Friday, December 3, 2010

History of music in the Biblical period (Wikipedia)

Being so occupied with so many matters, I had never thought to look up this article on Wikipedia, although there are others I've seen (such as this one on cantillation). This article on Suzanne Haik-Vantoura needs a great deal of revision, and a separate article on her thesis needs to be done.

- John Wheeler (יוחנן רכב)

Friday, November 19, 2010

ScienceNews: Ancient conch trumpets played eerie notes

This article was sent to me today and you can hear MP2 files of the Peruvian conches via links on the site. Here is a link to the original Stanford University page on the subject.

- John Wheeler (יוחנן רכב)

Wednesday, November 17, 2010

Cantorial Music and Cantillation (Nusach)

In addition to the links associated with the journal Musica Judaica and its publishers in the previous post (and now in the left-hand margin of this blog), there are these very useful links to cantorial music and to the art of traditional cantillation (nusach) itself.

- John Wheeler (יוחנן רכב)

"The Role of Ethnomusicology in the Study of Jewish Music"

One article that I've found extremely helpful as an overview of the problems associated with the study of synagogue cantillation and its relationship to Temple chant is an article by Johanna Spector, "The Role of Ethnomusicology in the Study of Jewish Music", in Musica Judaica, Volume IV. Number 1, 5742/1981-82, p. 20ff. In looking for this article online, I found other references of interest - including the fact that Suzanne Haik-Vantoura isn't listed on an associated page dedicated solely to women and Jewish music (the only one, allegedly, of its kind). Nor is she listed in this journal's contents at all, even in a book review.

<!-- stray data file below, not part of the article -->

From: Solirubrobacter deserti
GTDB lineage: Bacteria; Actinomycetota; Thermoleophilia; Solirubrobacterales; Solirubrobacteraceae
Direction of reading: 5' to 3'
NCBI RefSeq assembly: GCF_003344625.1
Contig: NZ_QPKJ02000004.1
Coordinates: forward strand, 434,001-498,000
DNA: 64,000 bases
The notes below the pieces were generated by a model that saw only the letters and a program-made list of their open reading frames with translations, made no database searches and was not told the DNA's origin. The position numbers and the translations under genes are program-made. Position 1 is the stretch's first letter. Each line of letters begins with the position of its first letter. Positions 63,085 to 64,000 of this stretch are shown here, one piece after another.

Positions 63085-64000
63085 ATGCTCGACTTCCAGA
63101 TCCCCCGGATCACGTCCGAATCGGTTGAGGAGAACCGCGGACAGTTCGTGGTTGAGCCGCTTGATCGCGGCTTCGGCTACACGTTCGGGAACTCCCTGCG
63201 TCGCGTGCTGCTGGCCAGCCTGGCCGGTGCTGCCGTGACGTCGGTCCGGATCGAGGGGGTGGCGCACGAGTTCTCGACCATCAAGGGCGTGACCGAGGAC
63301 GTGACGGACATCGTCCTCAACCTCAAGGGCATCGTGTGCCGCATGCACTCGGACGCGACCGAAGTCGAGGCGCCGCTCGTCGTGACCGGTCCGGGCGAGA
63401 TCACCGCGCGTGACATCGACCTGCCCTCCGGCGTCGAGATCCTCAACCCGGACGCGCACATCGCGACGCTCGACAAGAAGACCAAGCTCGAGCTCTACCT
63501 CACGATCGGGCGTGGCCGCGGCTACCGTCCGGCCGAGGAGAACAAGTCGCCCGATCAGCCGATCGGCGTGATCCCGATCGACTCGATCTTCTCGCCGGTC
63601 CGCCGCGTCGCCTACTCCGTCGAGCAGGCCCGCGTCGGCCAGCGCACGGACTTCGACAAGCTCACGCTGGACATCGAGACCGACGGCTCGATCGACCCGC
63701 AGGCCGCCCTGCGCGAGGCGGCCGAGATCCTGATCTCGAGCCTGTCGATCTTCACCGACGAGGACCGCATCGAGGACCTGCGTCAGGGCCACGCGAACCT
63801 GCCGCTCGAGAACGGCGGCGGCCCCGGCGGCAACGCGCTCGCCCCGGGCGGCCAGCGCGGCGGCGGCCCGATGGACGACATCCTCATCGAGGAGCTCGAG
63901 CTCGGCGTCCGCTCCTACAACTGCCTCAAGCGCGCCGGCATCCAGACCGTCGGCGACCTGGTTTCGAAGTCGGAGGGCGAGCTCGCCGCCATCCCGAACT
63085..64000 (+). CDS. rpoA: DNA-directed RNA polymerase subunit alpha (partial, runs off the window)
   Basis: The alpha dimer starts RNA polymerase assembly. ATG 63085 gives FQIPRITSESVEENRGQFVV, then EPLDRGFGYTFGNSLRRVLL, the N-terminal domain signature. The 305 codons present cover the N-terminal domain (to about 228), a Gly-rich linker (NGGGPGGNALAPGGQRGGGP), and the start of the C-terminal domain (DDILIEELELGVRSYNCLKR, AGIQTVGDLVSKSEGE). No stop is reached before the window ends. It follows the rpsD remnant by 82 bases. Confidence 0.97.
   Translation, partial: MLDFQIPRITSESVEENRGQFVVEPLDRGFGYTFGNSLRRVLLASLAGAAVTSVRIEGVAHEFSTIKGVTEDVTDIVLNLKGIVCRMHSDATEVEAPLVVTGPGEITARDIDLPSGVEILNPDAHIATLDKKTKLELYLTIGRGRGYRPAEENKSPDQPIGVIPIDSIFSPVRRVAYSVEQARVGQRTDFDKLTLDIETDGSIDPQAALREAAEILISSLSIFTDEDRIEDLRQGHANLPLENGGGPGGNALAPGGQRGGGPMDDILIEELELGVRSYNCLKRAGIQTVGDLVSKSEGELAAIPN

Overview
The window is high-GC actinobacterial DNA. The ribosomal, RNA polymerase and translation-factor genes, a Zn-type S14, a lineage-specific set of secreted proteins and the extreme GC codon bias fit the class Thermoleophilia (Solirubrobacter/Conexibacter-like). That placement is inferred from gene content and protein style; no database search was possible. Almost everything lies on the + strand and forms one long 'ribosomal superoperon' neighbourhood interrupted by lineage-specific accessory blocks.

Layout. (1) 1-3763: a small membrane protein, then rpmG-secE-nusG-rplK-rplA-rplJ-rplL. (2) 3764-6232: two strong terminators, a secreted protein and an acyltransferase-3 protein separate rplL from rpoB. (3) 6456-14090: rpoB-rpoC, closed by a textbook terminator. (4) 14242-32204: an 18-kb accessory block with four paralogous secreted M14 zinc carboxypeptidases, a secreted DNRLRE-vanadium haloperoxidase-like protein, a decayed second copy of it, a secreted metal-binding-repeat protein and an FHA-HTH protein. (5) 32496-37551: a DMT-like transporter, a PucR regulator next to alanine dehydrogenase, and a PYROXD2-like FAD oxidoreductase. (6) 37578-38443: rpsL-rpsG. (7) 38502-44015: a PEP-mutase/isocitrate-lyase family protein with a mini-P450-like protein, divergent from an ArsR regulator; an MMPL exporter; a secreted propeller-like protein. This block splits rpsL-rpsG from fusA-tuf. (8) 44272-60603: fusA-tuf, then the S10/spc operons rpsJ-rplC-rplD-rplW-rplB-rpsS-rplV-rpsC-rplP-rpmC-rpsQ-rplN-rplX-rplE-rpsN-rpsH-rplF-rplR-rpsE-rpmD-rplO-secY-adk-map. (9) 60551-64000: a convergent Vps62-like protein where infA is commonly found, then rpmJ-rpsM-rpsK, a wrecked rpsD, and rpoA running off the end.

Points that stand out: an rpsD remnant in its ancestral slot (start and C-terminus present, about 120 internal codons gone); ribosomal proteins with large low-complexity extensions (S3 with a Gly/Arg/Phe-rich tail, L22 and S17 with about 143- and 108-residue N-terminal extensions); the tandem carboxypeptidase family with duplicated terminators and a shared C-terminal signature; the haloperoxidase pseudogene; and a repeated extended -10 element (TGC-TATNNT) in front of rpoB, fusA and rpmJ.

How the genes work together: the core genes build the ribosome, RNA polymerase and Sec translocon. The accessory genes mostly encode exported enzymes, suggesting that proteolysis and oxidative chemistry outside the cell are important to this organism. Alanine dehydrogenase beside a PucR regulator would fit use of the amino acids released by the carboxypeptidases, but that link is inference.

Clearly something ought to be done about these lacks. Will I have the time and energy?

- John Wheeler (יוחנן רכב)

Wednesday, October 6, 2010

Babylonian and Assyrian Poetry and Literature: An Archive of Recordings

Today I was tipped off about a Web page with links to spoken (not sung) recordings of various works of Babylonian and Assyrian poetry and literature. As I'm in haste at the moment, the most I can do is give the link to the page. The contents are basically self-explanatory.

- John Wheeler (יוחנן רכב)

Thursday, August 5, 2010

Stefan Koelsch's music research

The online version of ScienceNews offers a wide variety of articles on the scientific study of the effects of music on human beings.

This is priceless research for the purposes of our own study, as it demonstrates the objective basis of the subjective effects of biblical Hebrew chant as Suzanne Haik-Vantoura reconstructed it. Haik-Vantoura's technical notes on the syntax of biblical chant (to date published only in French) take on an entirely new depth in the light of what is noted by various researchers.

The magazine has published a Special Music Issue recently (available as PDF download). Reader favorites online include "Birth of the beat", "More than a feeling", "Music of the hemispheres", and "Not just a pleasant sound".

Here is an article sent to me today (other important articles are linked in the margin):



Stefan Koelsch’s team at the Freie Universität Berlin uses music to investigate the brain.

In a 2008 paper in NeuroReport, Koelsch and colleagues found that a single unexpected chord or tonal change can kick the amygdala into gear and elicit an emotional response. Click here to listen to an excerpt of the music that participants listened to.

In a 2006 paper in Human Brain Mapping, the researchers found that activity in emotional centers in the brain can be up or down regulated by music. Click here to hear pleasant and unpleasant versions of a tune used in the experiment.